Dan Rather on Trump immigration order: 'I shed a tear for the country'

Dan Rather on Trump immigration order: 'I shed a tear for the country'

Former CBS anchorman Dan Rather said "he shed a tear for the country" after President TrumpDonald TrumpHeadaches intensify for Democrats in Florida Stormy Daniels set to testify against former lawyer Avenatti in fraud trial Cheney challenger wins Wyoming Republican activists' straw poll MORE's immigration order began to be enforced on Saturday.

"Today I shed a tear for the country I know and love, the one I believe still beats in the heart of most of its citizens," Rather wrote in a Saturday Facebook post that has since spread widely, eclipsing 110,000 shares and 265,000 likes. "The United States became the most powerful nation in the history of mankind not merely on the basis is its fearsome military, as lethal and well trained as that may be."

"It wasn't solely based on its unprecedented economic engine, as dynamic and far-reaching as that may be America's greatness was forged by a Constitutional compact of grand and universal ideals that the country has tried to live up to ever since," the 85-year-old continued.

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"But that ultimate strength has dimmed considerably in light of the recent actions on immigration from the new President Donald Trump. We are turning around desperate refugees. We are singling out men, women, and children on the basis of their faith - and we are doing all of this with a randomness and capriciousness that defies reason."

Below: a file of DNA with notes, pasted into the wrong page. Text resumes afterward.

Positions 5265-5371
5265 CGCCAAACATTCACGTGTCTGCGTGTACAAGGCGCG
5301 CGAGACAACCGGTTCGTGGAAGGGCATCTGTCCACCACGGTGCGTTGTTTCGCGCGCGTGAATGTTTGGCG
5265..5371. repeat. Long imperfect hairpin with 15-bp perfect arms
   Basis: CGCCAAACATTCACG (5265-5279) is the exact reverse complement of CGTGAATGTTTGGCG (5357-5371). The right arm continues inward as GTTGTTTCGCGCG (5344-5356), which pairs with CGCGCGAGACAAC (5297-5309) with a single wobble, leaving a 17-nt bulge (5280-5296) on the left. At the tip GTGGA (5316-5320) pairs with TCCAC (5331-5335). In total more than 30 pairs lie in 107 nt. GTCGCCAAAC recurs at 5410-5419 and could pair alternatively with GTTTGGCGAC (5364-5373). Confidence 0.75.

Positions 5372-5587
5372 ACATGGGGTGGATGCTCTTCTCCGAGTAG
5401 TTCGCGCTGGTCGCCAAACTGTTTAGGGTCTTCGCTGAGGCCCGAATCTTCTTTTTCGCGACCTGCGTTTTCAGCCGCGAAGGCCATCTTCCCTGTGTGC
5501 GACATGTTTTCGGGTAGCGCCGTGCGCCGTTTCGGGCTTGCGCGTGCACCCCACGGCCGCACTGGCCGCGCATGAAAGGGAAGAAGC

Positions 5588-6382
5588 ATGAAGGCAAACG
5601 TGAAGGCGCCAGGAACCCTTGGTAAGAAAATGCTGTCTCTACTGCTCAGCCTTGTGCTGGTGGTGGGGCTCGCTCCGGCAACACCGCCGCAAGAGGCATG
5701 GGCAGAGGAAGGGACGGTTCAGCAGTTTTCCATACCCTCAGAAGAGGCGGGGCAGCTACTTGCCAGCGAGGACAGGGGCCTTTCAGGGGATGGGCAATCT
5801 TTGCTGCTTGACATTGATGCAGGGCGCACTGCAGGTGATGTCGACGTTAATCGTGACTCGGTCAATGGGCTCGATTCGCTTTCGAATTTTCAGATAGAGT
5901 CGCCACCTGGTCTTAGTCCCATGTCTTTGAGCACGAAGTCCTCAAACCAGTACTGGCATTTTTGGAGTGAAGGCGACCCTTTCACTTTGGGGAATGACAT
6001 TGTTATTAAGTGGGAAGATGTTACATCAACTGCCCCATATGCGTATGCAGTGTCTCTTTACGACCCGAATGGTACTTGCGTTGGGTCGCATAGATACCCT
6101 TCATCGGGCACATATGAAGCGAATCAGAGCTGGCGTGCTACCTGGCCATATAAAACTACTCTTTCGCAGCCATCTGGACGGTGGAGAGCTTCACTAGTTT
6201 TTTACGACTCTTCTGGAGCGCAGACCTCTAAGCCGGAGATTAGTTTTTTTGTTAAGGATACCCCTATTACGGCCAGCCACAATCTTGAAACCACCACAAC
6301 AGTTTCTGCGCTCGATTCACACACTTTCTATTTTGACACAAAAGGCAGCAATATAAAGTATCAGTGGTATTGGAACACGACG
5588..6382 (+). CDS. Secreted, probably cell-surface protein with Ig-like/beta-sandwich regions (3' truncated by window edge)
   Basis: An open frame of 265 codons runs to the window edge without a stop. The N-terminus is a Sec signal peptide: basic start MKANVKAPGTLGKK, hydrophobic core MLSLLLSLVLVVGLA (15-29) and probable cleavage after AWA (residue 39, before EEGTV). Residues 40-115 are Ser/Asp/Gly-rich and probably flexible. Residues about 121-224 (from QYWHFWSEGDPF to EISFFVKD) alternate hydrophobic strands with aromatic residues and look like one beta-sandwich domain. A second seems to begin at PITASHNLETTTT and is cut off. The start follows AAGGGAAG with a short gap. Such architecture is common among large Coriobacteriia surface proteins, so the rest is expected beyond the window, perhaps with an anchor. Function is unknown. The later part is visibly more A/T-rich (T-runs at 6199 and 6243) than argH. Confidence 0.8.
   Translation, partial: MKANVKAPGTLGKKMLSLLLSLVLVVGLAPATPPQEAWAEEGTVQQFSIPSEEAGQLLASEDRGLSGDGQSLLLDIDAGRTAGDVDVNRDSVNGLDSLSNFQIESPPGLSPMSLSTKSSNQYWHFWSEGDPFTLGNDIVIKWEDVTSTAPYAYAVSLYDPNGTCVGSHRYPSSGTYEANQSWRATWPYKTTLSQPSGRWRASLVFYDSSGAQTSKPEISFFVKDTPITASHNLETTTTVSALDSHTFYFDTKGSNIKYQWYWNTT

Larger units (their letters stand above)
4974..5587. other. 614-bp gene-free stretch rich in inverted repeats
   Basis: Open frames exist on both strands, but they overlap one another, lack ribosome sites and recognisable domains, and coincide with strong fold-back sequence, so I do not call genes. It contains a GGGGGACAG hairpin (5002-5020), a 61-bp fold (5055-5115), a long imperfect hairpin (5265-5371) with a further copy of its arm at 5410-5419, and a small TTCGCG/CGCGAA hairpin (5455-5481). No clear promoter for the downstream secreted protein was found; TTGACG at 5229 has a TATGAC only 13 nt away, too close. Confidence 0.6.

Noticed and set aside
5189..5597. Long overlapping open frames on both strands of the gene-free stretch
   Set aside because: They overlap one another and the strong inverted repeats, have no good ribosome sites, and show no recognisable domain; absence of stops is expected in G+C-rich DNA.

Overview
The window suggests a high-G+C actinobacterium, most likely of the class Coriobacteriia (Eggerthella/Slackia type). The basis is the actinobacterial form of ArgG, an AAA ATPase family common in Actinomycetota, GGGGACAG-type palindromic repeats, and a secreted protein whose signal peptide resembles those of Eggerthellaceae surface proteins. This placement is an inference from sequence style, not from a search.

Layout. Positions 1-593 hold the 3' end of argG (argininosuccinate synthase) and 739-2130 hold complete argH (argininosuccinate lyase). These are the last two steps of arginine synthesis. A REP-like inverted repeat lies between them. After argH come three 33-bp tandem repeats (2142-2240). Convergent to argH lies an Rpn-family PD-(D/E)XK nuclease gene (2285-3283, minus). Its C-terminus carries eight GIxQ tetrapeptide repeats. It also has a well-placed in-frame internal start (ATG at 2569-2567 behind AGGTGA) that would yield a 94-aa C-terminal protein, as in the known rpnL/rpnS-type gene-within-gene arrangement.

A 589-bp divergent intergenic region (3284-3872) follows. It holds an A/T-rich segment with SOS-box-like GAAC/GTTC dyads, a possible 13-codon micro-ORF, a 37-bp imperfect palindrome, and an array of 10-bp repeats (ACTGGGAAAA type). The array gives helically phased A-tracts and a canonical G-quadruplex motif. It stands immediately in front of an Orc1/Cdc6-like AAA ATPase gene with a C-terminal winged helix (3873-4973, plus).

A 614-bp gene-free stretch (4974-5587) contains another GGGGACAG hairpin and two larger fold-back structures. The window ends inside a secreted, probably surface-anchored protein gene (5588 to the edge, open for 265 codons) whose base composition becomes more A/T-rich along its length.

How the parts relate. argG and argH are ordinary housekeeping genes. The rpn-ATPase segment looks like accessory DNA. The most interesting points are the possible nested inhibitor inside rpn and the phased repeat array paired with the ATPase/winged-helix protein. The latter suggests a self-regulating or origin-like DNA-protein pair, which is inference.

Rather ended the post by stating he remained "optimistic that the vast majority of American people will recoil and speak out at this unwise policy."

A Jan. 12 Quinnipac poll showed by 48-42 percent, American voters support "suspending immigration from terror prone regions, even if it means turning away refugees."

"By a broader 53-41 percent, voters support requiring immigrants from Muslim countries to register with the federal government," Quinnipiac also reported.

The president took to Twitter to defend the executive order signed Friday that suspended the State Department's Refugee Assistance Program and visa entry from Syria, Iraq and five other countries.

Rather was an award-winning anchor of the “CBS Evening News” from 1981 to 2005 before he was fired over a “60 Minutes” piece that used fake documents that called into question whether President George W. Bush fulfilled his National Guard duties during the Vietnam War.

Rather, however, has defended the foundation of the story to this day.

In 2015, a movie about the Bush National Guard story was made into a feature film starring Robert Redford, titled “Truth.”